How outbreaks are tackled depends on the symptoms. Presumed infected cows, based on clinical signs, should be kept separate, with strict milking shed hygiene to prevent intramammary spread. Mastitis cases may be culled.

“We also use PCR to test all animals in the milking herd, first by pooled samples then testing any positive pools as some animals may have no clinical signs and be shedding via milk.”

Regular bulk milk tests are used to monitor clean and ‘infected’ groups regularly until an outbreak is under control in such situations.

In calf cases, any whole milk feeding is stopped immediately, and replaced with powder; clinical animals are separated then treated, although treatment is often unrewarding.

“The other issue we will look at is any concurrent stressor or immunosuppressor,” Carty says.

“In most of the outbreaks we have investigated, we have identified either the pathogen introduced into a naïve herd, and/or the presence of significant stressors on animals – overstocking, feed restriction, negative energy balance etc.”

Whether outbreaks are in fact in a naïve herd, or are the result of some form of immunosuppression in a herd that was carrying M. bovis without showing symptoms, is a regular discussion point.

“Both are probably occurring.”

In a 2011 Veterinary Record paper Nicholas noted the role of immunosuppression in disease developing, either from M. bovis itself or because of M. bovis having a modulatory effect, predisposing the respiratory tract to invasion by other bacterial pathogens, in particular Mannheimia haemolytica.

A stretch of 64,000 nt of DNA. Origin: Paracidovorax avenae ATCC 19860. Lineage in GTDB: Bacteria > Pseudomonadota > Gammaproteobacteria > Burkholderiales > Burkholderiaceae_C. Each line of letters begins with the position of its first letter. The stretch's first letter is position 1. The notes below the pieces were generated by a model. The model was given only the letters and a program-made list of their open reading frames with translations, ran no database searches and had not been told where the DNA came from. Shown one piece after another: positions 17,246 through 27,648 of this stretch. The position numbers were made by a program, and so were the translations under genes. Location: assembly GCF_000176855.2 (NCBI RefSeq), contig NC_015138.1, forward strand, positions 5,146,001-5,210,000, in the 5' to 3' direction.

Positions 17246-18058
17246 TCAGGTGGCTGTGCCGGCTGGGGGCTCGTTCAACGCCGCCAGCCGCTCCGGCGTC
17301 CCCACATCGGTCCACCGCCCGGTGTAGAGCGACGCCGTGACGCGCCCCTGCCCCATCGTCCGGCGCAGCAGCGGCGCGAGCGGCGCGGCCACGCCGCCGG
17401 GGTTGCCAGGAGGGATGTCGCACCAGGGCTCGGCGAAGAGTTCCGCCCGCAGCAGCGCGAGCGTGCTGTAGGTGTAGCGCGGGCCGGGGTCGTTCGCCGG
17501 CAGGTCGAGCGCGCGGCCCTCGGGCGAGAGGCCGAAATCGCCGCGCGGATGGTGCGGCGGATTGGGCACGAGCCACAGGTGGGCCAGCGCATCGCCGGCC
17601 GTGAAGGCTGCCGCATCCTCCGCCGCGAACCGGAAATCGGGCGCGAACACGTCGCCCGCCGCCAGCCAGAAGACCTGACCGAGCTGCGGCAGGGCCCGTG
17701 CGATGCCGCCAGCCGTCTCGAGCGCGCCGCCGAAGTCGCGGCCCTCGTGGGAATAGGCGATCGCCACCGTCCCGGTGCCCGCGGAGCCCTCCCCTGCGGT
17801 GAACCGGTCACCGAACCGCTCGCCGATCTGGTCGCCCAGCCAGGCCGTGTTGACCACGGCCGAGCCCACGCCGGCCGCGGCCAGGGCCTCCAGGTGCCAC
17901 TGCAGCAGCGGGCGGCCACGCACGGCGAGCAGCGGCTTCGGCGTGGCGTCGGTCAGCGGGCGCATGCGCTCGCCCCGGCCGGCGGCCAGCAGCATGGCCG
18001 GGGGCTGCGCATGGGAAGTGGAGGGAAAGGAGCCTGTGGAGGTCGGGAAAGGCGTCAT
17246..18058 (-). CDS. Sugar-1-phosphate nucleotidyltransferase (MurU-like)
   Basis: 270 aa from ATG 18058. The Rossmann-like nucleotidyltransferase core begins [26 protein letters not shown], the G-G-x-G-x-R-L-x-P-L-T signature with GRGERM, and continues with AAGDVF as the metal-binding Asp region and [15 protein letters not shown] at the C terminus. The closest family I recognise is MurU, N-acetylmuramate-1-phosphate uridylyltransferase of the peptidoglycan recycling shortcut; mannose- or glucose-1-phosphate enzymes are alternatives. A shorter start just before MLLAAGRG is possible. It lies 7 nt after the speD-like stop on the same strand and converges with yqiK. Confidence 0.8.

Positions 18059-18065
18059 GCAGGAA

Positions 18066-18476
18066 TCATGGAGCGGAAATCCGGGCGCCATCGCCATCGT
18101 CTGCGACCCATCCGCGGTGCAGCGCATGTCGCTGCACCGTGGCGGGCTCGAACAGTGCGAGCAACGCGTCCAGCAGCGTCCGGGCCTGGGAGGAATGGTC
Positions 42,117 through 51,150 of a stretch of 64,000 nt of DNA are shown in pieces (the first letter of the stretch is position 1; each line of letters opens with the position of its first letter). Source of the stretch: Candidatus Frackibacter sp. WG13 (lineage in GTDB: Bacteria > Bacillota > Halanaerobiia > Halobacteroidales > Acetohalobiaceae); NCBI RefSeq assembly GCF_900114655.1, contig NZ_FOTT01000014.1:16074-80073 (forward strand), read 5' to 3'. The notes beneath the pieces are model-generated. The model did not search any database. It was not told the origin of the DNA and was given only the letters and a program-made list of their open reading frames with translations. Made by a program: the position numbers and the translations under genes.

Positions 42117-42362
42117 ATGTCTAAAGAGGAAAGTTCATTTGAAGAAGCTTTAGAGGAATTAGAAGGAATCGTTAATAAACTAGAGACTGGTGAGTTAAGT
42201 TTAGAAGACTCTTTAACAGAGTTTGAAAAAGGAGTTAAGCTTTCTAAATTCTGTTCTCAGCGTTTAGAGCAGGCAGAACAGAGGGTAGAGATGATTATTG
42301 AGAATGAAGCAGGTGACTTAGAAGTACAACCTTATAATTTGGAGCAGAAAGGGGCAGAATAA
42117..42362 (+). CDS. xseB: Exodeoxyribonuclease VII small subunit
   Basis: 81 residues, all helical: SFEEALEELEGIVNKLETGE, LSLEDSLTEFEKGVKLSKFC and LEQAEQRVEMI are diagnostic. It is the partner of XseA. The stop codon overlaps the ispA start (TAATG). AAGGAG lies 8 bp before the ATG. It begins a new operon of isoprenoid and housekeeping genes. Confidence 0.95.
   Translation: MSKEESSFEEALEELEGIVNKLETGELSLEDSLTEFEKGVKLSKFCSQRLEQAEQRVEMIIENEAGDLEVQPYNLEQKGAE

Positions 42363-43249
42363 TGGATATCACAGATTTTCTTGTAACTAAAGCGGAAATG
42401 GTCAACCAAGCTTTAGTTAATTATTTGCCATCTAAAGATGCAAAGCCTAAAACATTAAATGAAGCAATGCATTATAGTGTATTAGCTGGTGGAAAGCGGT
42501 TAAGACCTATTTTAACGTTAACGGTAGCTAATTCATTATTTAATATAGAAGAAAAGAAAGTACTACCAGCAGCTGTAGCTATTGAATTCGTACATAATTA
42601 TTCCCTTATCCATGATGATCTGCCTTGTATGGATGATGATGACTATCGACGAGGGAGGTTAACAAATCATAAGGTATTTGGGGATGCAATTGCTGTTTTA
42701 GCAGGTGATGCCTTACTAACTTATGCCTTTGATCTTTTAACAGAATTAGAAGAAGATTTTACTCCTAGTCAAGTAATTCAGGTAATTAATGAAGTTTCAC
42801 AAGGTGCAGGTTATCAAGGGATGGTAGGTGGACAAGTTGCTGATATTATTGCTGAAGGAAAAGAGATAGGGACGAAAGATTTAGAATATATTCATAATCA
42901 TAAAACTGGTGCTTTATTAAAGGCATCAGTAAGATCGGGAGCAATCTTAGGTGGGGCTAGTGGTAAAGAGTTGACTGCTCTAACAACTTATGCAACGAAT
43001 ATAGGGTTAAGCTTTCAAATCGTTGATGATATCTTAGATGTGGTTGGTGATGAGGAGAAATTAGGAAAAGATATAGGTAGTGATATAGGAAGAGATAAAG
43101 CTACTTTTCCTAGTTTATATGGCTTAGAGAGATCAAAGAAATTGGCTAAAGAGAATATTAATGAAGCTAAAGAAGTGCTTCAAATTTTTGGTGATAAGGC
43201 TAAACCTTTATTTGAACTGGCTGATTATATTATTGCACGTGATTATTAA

“The association between M. bovis and viruses is less clear, but the immune deficiency caused by bovine viral diarrhoea (BVD) virus is suspected as an underlying cause of M. bovis-associated disease.”

As for Carty’s point about not ruling out visiting personnel or equipment, while that’s correct, he has never seen any evidence of such transmission in the field.

“Semen and waste milk are the only other real risk factors, besides stock movements.”

Antibiotic and vaccine options limited

It’s been widely reported Mycoplasma bovis doesn’t respond to antibiotics and there’s no vaccine, but as with many things to do with this disease, that’s an over-simplification. It all depends what you use, where the organism sits in the animal, and what strain of M. bovis you have.

That said, none of the drugs or vaccines work well, hence the focus on prevention, not just here but globally.